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Int J Med Educ. 2019 Jun 28;10:122-128. doi: 10.5116/ijme.5cfa.29cb.

Continuous learning in multiple sclerosis care: a qualitative study of the expanded learning model for systems.

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CMEology, West Hartford, Connecticut, USA.



This study characterized how an online continuing education activity affected knowledge, attitudes, and practices of healthcare professionals who care for patients with multiple sclerosis (MS) and whether those changes reflected theorized translational mechanisms proposed in The Expanded Learning Model for Systems (TELMS).


This preliminary study used semi-structured interviews (thematic analysis) to assess whether and how translational mechanisms underpinning the TELMS theory might be revealed in learners' attitudes and practice behavior. Eighteen participants (primarily neurologists and nurses) were interviewed by telephone or online. Thematic analysis identified relevant themes according to sensitizing concepts derived from TELMS and the recognition of emergent themes.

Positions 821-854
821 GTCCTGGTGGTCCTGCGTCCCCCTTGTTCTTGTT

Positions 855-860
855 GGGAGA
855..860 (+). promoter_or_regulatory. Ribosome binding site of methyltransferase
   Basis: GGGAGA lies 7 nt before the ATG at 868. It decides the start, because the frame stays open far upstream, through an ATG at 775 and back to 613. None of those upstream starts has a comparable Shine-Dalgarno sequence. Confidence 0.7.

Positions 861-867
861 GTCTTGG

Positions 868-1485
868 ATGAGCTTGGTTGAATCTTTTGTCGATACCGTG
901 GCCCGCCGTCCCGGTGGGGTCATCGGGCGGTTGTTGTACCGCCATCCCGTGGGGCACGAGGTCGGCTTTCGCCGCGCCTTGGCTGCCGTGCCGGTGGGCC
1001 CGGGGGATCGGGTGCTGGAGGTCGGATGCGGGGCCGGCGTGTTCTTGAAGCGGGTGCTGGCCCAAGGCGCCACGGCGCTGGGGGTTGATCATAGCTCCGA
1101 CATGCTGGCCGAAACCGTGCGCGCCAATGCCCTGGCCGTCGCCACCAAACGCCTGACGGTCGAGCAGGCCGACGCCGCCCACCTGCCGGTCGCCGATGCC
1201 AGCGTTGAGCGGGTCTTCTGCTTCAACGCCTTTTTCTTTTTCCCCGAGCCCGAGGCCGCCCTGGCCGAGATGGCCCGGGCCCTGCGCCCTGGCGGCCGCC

Textual interpretation of interview data revealed that MS providers act in various scenarios that validate the principles of TELMS model of learning engagement. Further, elements of translational mechanisms proposed by TELMS were consistently observed in the narrative reflections. Emergent themes included the importance of practices such as goal setting, coordination of care, systems-level MS care, and economic considerations. Practitioners particularly drew on ideas from TELMS when facing challenges in diverse cultural and sociocultural settings.


We identified mechanisms of change reflected in the TELMS model that is useful for the design and evaluation of future educational activities. These include attitudes and beliefs about the application of evidence-aligned MS care, as well as the commitment to multidisciplinary strategies, enhanced coordination of care, and promotion of systems-based changes. Future studies are needed to further validate the TELMS model.


continuing education; coordination of care; healthcare environment; learning theory; multiple sclerosis; qualitative; systems

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